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Downstream: Adaptive Management of Glen Canyon Dam and the Colorado River Ecosystem and Grand Canyon National Park, which is defined as "the Colorado River mainstem corridor and interacting resources in associated riparian and terrace zones, located primarily from the forebay of Glen Canyon Dam to the western boundary of Grand Canyon National Park" (Center, 1998). The Program's lateral extent of the monitoring effort is defined by processes and conditions associated with dam discharges and river flows in connection with the Record of Decision. While this is defined "as the maximum regulated discharge and the inundated area for the annual predam peak flows," it is also noted that "it is prudent in some areas of the Colorado River ecosystem to include elevations above the stage associated with flows of 100,000 cfs" (all quotes from Center, 1998). The Programmatic Agreement for cultural resources management has included surveys that extend laterally to the 256,000 cfs "old high water zone" flood stage. The strategic plans left the door open for selected studies in Lake Powell, tributary watersheds, comparable river reaches elsewhere in the basin, and Lake Mead, if they are related to effects on downstream resources. That openness, along with its implications for budget and management, became a source of controversy. The first test case involved water quality monitoring in Lake Powell. Negotiation of a five-year Lake Powell monitoring program led to an agreement known as the "Lake Powell split," which divided monitoring responsibilities into the following categories (see also Appendix G): "White"—Adaptive Management Work Group Management objectives and information needs that relate to downstream (below Glen Canyon Dam) effects and include monitoring and research activities conducted downstream of Glen Canyon Dam. They are funded by the Adaptive Management Program budget, with the scope of work reviewed by the Adaptive Management Work Group and Technical Work Group. "Gray"—Adaptive Management Work Group management objectives and information needs that relate to downstream effects, but include monitoring and research activities conducted upstream of Glen Canyon Dam. These are part of the Adaptive Management Program and use its procedures, they are funded by the U.S. Bureau of Reclamation or through the operation and maintenance budget or other sources, and the scope of work is developed by the Center and coordinated with the U.S. Bureau of Reclamation and other agencies. "Black"—These are not directly related to downstream effects and include monitoring and research conducted upstream of the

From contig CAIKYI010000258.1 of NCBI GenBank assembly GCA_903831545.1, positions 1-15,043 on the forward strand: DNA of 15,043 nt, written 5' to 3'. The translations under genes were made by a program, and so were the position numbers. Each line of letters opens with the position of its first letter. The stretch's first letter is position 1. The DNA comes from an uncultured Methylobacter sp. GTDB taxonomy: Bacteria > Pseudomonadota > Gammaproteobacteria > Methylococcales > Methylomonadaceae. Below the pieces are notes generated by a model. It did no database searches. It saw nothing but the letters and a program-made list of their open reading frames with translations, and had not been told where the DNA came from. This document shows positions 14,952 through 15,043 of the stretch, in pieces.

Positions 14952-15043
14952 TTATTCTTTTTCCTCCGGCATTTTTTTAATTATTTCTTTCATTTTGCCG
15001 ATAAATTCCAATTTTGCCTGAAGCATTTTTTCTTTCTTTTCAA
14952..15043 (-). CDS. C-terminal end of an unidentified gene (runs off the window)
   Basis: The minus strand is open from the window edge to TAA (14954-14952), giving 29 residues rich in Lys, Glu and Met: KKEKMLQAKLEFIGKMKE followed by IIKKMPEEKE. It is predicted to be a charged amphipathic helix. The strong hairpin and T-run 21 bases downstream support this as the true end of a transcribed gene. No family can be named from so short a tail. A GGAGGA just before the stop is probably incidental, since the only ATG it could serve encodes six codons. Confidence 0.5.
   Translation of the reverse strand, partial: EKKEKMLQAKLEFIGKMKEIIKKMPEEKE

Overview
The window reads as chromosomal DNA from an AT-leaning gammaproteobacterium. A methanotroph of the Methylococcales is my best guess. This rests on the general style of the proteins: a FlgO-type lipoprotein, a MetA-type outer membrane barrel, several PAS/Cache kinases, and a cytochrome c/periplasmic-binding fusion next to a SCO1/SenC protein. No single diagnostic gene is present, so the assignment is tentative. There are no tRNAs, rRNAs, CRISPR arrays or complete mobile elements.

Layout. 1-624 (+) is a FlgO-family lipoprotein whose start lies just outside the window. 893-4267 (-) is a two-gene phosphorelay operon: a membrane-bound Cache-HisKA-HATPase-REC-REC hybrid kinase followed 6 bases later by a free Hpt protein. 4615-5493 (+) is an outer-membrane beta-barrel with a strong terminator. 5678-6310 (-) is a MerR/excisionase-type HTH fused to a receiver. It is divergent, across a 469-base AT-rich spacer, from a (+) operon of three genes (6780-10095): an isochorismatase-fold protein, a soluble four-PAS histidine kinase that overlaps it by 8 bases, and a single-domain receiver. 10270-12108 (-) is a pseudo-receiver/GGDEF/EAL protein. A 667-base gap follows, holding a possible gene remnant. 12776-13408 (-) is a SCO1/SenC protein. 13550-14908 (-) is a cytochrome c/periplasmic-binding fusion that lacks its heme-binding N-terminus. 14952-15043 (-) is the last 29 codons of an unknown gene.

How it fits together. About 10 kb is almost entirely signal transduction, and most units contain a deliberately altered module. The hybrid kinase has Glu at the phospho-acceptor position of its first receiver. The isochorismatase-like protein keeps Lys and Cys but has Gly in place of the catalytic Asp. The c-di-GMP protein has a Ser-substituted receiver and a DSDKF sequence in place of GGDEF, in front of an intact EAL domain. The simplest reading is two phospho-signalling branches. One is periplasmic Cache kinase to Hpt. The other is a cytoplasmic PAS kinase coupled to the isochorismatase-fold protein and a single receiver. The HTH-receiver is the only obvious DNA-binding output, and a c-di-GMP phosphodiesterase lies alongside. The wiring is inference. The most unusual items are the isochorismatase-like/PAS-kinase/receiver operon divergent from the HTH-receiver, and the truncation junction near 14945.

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Downstream: Adaptive Management of Glen Canyon Dam and the Colorado River Ecosystem Glen Canyon Dam. They are funded by the U.S. Bureau of Reclamation, other agencies, or other funding sources, and they are not formally a part of the Adaptive Management Program. This classification indicates that the key issues are: Is there a physical connection between dam operations and downstream resources? Who conducts the research and monitoring and with what science protocols? Who pays for the research and monitoring? By addressing each of these issues, the three-category "Lake Powell split" moves beyond simple binary, but ecologically and institutionally flawed, distinctions between what is "inside or outside the box." It also represents a good example of adaptive management because it accommodates important resource linkages without losing geographic focus (U.S. Bureau of Reclamation, 1995). But it does not indicate how future decisions about geographic linkages will be made, or whether different criteria should be used for decisions about monitoring and research. After reviewing these issues, the committee concluded that: The Lake Powell split provides a useful model for addressing issues of geographic scope that will regularly arise in the future. Issues related to the boundaries of the Adaptive Management Program will surely recur. These issues include interactions with the old high-water zone and upslope areas, seeps, and springs; tributary inputs of water, sediment, organic matter, and biota; interactions between the Grand Canyon riverine and Lake Mead delta ecosystems; regional hydroclimatic linkages with dam operations and their joint resource effects; comparisons with other dam-operation experiments, species recovery programs, and analogous reaches in the Colorado River Basin; and interregional comparisons of adaptive management experiments. By anticipating issues that will surely recur and by designing ways to efficiently address them, the Program could build upon experience gained with the Lake Powell split and address relevant resource linkages without losing its focus on the river ecosystem. The Strategic Plan could make better use of previous National Research Council reviews and recent geographic and ecosystem management research on boundaries. The 1987 National Research Council review described boundaries similar to those currently proposed as "unnecessarily